Project RazEr: It’s (99%) Legit.

Update:Test video! Now it officially exists. Low speed only for now, since I b0rked the controller and stuck it in Sissy Modeâ„¢

After eight months of development, five of which were spent sitting on a shelf at MITERS, Snuffles Reloaded finally moved under its own power. And boy did it move… I have already managed to nearly faceplant once on it.

With the project having entered a state of semi-functionality, and with it standing a decent chance of becoming something worthwhile, I’d like to move onto a less whimsical name. While “Snuffles” was cute, it just doesn’t have that aura of coolness.

Okay, so “RazEr” doesn’t either, and the coolness of a Razor scooter maxed out some time in the year 2000. But see what I did there? It’s an E! Instead of an o! For “ELECTRIC”! And it’s a Razor scooter! Get it?? INNOVATION!

Without further ado, here’s the 99% finished vehicle.

Yes, that IS a small, amorphous blob of wire and circuitry duct-taped to the steering column with a knob on an equally duct-taped stick acting as the speed governor!

No, it’s not spring returned. It’s cruise control for cool. Without caps-lock, and potentially more blood.

I finally mustered up the effort to pull it off the shelf and hook up the last four wires remaining on the thing which had kept it from moving for the past few months. With the help of some friends, we got everything bunched together as a test rig – then decided to call it good and wrapped everything in tape. And good it was. This time, functional cameras are immediately accessible, so expect some “action shots” when the sun comes up.

So why is it “99%” done? Well…. right now, it will probably get me arrested if I take it to the airport (then again, when you’re an MIT student, anything will). Obviously there needs to be some wire cleaning and rerouting. I don’t have a correctly sized box to house the onboard voltage regulator and R/C signal interface yet. I have a proper E-bike throttle that fits over the handlebars. I also need to make a charge-balance plug for the battery pack.

It also needs underglows.

However, it is at least mechanically sound, and I was able to ride it back from MITERS. Therefore, I know the range is at least 3000 feet minus one railroad crossing.

The business end. The relevant power transmission implement – there is only 1 – is housed completely in the rear wheel. It is a 80mm diameter custom-built 3-phase brushless DC motor, conveniently hidden within the confines of a 125mm scooter wheel. Maximum power on it is probably about 1000 watts. I have yet to properly meter it.

Even with no torque advantage (as a direct drive motor), the acceleration is pretty absurd. It’s not quite the neck-snapping and rider-launching takeoff of Snuffles 1, but I do need to hang on pretty hard. It is, however, a controllable launch, and will be even more so when a proper spring-loaded thumb throttle is installed (you know, so I don’t have to hang on with one hand and one leg while twiddling a knob on a stick with the other hand)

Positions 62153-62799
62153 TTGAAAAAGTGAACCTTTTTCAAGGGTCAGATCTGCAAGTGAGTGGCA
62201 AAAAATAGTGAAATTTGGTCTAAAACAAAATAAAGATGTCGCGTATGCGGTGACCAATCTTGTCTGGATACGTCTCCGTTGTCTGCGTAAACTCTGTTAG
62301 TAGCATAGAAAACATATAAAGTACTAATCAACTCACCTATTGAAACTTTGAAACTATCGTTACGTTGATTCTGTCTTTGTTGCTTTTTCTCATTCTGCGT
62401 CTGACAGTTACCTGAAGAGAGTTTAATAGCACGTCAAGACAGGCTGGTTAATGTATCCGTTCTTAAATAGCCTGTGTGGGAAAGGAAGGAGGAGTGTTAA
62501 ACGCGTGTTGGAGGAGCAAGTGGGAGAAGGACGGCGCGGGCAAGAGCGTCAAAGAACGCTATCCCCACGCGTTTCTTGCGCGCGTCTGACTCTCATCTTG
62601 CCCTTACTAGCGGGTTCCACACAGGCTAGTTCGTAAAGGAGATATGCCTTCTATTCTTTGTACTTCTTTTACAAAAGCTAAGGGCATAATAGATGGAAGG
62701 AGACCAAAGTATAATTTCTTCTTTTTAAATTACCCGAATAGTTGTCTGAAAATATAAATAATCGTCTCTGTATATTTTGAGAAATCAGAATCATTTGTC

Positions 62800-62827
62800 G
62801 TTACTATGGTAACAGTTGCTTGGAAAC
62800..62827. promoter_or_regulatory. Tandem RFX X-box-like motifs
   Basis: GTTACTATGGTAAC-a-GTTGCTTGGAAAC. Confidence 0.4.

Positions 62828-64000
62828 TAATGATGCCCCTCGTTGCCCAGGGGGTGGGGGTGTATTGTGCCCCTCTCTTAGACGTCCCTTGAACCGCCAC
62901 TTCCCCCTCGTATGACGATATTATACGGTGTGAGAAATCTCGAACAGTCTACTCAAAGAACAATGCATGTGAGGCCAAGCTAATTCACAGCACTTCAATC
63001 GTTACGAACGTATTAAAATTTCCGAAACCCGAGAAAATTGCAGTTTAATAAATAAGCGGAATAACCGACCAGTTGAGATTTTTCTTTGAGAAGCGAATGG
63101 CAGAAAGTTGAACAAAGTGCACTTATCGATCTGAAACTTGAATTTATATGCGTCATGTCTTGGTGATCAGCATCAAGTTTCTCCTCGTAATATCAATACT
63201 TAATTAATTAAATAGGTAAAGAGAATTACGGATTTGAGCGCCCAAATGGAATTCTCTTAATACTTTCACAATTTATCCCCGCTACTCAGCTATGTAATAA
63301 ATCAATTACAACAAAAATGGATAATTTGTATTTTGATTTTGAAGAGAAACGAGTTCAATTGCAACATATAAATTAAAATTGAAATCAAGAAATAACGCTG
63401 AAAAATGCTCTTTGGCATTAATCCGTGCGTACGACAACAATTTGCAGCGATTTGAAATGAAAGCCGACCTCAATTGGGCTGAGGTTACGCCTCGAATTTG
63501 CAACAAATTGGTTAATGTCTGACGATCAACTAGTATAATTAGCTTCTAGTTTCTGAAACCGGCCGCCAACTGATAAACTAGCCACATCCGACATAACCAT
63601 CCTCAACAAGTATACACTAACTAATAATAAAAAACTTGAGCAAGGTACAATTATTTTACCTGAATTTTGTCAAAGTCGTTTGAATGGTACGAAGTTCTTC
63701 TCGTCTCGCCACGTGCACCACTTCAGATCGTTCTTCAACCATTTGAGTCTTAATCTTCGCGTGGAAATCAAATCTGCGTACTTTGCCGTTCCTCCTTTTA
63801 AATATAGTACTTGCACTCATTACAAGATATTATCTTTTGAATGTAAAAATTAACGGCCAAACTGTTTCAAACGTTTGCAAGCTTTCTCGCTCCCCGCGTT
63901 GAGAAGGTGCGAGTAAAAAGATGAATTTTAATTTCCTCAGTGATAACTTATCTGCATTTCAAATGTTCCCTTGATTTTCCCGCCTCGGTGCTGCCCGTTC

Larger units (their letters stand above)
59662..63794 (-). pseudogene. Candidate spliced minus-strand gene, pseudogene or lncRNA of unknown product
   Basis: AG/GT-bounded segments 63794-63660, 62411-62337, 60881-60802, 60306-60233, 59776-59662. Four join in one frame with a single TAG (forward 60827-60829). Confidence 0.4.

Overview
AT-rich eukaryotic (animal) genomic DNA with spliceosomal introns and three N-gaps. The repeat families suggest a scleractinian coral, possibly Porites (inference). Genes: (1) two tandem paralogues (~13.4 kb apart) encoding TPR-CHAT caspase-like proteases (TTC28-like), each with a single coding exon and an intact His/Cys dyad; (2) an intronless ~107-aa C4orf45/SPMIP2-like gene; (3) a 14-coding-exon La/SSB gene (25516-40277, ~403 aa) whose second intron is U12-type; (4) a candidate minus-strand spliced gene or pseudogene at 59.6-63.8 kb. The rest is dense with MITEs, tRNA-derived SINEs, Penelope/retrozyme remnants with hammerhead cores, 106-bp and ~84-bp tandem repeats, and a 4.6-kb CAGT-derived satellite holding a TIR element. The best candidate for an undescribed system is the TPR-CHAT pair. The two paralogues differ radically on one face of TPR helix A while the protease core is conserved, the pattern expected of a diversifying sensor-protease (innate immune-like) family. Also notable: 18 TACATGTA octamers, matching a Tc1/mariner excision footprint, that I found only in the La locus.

The whole vehicle is very low profile. Yes, I managed to drop the height of a Razor scooter – with an add-on battery pack. You think pebbles were bad before…

This is the “larger” flavor from Razor, which has 125mm wheels. With the belly pack, I still have about 1.5 inches of clearance. Not going to be bounding over any curbs or potholes, but it’s enough to get around on bike lanes and sidewalks.

There are four 4.2AH lithium polymer flat cells inside, and four outside. They are run in series for 29.6 volts nominal. The packs are rated for 20C discharge (80 amps) and can burst 30C, so I have plenty of reserve battery power. As for capacity, calculation showed that my optimal range at constant power on flat, frictionless ground in a universe with a constant gravitational field at a constant temperature in air with zero viscosity and me approximated as a point mass… is about 4 miles, no entropy generated. Realistically I expect far less, and need to do a real rangecheck some time soon. Anything above 2 miles is really enough to putz me around campus and into town and back.

With an extension of the belly box, and some custom control electronics, I could conceivably hide all the control stuff inside the tube frame, and only have a throttle cable coming out.

Yeah… that’s about how it is.

And it weighs this much. With better mounting facilities, it should weigh around 12 pounds. That’s a hair under 6 kilograms for you people in metricworld.

Anyways, work will now continue on dressing up the control system. I’ve officially moved past the “90% Zone of Project-Related Self-Loathing” which occurs with everything I build – I would furiously build it to 90% of the way, then just get sick of it and forget about it for a while. Now that I know it works, I should be a little motivated to push it through.

(read: expect another update in 8 months)

I have kept a detailed build log of this project and its predecessor on this site.

Bot on??